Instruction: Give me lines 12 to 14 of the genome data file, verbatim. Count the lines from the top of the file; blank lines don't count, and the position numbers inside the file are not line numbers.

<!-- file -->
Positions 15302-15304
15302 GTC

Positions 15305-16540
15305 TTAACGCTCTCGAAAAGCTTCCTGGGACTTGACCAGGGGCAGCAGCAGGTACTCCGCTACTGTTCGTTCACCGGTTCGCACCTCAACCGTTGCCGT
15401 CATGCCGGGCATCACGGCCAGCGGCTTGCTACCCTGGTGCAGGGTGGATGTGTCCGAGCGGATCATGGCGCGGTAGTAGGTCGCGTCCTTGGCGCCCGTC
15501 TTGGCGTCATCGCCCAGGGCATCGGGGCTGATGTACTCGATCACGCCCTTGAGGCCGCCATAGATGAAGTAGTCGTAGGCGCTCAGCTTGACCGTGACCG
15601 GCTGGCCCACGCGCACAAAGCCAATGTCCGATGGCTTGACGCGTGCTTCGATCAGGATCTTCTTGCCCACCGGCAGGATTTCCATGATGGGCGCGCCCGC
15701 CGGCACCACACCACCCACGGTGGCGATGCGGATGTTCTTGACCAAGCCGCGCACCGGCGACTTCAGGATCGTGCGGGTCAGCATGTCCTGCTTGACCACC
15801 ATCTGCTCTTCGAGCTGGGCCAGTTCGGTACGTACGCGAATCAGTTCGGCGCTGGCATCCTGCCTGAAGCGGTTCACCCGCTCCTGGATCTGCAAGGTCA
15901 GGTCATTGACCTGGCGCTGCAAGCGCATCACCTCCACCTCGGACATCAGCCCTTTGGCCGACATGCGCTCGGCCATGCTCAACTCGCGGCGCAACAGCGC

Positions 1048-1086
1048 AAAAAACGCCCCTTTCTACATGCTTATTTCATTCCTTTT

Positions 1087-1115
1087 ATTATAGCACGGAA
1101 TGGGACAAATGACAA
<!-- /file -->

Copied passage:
1048 AAAAAACGCCCCTTTCTACATGCTTATTTCATTCCTTTT

Positions 1087-1115
1087 ATTATAGCACGGAA